A focus group refers to a ‘one off’, group interview or discussion where the focus is a particular area of interest. The discussion, using questions as prompts, is carefully planned and designed to obtain perceptions and experiences in a permissive, non-threatening environment.
Focus groups will normally involve 8-10 participants. A number of groups may be held on the same subject area across wider geographical locations. A standard approach should be establish if more than focus group is to be carried out.
Feedback to participants should always be undertaken.
- Interviewing people in a group enables interaction that often promotes further elaboration on individuals’ thoughts, feelings and opinions;
- Can focus people on the most important issues;
- Learning experience, enabling participants to be better informed.
- Confidentiality may be difficult to ensure;
- Stronger group members can influence others; expert facilitation is crucial;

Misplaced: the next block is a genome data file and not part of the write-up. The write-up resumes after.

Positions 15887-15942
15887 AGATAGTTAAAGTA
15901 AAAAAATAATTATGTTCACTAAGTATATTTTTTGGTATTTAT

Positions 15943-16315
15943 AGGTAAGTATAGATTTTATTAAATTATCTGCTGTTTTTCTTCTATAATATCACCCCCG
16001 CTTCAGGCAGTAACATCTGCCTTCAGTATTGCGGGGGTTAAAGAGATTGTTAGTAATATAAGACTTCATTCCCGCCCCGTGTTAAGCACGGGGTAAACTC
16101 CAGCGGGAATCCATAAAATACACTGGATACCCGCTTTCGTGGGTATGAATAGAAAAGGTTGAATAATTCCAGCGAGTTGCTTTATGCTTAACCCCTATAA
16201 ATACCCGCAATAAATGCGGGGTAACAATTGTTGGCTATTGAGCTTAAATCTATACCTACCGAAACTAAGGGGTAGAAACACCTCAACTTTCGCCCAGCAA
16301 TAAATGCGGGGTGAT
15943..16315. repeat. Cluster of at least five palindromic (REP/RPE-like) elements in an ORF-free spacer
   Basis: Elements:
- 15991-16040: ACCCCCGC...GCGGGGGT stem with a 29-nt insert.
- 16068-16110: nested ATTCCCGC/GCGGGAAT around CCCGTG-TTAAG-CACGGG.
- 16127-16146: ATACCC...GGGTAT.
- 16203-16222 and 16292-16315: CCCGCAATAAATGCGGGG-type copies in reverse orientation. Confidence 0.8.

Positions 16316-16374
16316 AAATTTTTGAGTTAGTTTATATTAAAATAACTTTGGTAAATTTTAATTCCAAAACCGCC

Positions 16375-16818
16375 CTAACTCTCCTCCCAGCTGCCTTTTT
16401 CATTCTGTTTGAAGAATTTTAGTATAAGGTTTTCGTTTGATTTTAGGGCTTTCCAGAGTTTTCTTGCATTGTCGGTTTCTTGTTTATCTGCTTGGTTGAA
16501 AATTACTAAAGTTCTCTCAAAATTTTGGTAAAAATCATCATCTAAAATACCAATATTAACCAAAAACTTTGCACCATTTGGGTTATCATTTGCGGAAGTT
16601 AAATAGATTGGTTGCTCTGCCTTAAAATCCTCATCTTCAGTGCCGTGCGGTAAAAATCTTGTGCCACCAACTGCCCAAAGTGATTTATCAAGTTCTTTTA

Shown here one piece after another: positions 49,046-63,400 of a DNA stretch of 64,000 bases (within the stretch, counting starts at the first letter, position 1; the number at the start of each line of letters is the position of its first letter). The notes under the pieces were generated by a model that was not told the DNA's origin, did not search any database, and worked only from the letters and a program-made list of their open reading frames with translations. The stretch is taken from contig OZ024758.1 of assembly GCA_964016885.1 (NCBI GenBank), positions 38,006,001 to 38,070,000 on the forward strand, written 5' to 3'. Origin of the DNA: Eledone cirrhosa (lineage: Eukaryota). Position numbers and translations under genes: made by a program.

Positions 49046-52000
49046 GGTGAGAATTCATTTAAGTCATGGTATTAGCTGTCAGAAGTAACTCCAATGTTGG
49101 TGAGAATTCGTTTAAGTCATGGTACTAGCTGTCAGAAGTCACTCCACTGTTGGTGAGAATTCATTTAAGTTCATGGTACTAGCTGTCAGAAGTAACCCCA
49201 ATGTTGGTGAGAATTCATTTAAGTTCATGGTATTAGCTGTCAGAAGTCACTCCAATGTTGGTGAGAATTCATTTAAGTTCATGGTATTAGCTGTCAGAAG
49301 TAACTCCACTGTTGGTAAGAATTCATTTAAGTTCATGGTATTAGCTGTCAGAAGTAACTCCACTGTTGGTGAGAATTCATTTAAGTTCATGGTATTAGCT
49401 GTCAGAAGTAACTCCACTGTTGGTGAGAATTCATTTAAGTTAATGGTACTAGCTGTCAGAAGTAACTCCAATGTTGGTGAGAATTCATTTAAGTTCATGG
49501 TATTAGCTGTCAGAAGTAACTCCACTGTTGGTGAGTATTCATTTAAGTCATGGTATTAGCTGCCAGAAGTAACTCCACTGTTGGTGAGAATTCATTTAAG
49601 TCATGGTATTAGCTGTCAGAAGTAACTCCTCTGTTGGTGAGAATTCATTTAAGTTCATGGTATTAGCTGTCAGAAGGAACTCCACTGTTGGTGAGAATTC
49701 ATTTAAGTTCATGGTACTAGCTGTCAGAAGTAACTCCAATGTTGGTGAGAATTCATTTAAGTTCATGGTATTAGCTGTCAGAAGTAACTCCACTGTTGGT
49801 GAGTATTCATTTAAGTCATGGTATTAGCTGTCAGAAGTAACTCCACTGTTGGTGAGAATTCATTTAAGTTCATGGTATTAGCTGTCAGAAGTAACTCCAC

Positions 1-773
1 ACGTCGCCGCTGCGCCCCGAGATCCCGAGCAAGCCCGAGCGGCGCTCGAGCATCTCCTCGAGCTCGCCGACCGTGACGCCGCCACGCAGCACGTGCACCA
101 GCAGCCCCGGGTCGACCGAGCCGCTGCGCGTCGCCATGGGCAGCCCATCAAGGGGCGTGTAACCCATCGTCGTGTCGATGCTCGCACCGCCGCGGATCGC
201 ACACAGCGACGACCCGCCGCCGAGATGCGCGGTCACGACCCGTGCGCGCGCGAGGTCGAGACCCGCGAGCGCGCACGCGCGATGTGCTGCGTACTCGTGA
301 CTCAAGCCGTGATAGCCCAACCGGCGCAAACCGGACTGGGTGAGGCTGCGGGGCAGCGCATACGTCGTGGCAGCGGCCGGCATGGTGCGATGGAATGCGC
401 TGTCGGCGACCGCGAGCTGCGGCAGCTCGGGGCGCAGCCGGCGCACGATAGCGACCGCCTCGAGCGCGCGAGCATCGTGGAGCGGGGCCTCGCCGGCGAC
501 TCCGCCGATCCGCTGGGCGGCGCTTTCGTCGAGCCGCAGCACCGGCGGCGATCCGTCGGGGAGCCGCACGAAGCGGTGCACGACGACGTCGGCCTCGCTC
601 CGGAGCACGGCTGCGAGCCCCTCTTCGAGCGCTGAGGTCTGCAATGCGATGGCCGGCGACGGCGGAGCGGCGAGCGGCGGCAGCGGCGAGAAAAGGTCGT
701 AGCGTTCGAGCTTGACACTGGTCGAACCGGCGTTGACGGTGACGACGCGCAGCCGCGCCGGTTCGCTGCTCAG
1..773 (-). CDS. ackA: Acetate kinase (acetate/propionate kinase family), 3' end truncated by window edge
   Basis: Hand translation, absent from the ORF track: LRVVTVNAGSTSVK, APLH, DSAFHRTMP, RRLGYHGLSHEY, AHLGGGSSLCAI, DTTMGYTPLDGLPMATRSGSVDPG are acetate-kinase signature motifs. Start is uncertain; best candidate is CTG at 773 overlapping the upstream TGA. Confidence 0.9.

- Mixed group of lay and professional people needs careful facilitation;
- Facilitator may influence discussion merely by their gender, culture, ethnicity or age;
- Collation and analysis of the data can be very time consuming;
- Not necessarily a stand-alone method of consultation/engagement – works better as part of a wider process.
- Qualitative data.
- Quantitative data.
- Being me again – life after brain injury
- CAMHS Alumni
- Carer Support ECHO
- Connecting family carers with technology – a partnership project including carers.
- Development of teenage allergy clinic at Craigavon Area Hospital
- Hack the pain
- Health care Myalgic Encephalomyelitis/Chronic Fatigue Syndrome
- The Rowan, Sexual Assault Referral Centre for Northern Ireland
- Volunteer peer advocacy service
- Western Trust radiotherapy project
Level of Involvement: Engaging